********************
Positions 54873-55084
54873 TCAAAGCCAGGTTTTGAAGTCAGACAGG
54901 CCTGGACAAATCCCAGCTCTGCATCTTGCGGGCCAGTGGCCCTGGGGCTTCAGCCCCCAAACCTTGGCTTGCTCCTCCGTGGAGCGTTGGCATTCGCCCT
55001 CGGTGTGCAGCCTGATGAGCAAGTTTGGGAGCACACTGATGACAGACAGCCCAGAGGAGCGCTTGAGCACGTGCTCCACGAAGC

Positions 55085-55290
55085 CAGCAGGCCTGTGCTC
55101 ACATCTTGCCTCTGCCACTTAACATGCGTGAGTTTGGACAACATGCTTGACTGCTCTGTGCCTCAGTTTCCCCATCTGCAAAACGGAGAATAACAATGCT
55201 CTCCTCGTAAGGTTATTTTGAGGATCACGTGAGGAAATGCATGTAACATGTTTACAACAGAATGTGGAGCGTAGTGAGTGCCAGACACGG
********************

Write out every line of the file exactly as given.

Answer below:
Positions 54873-55084
54873 TCAAAGCCAGGTTTTGAAGTCAGACAGG
54901 CCTGGACAAATCCCAGCTCTGCATCTTGCGGGCCAGTGGCCCTGGGGCTTCAGCCCCCAAACCTTGGCTTGCTCCTCCGTGGAGCGTTGGCATTCGCCCT
55001 CGGTGTGCAGCCTGATGAGCAAGTTTGGGAGCACACTGATGACAGACAGCCCAGAGGAGCGCTTGAGCACGTGCTCCACGAAGC

Positions 55085-55290
55085 CAGCAGGCCTGTGCTC
55101 ACATCTTGCCTCTGCCACTTAACATGCGTGAGTTTGGACAACATGCTTGACTGCTCTGTGCCTCAGTTTCCCCATCTGCAAAACGGAGAATAACAATGCT
55201 CTCCTCGTAAGGTTATTTTGAGGATCACGTGAGGAAATGCATGTAACATGTTTACAACAGAATGTGGAGCGTAGTGAGTGCCAGACACGG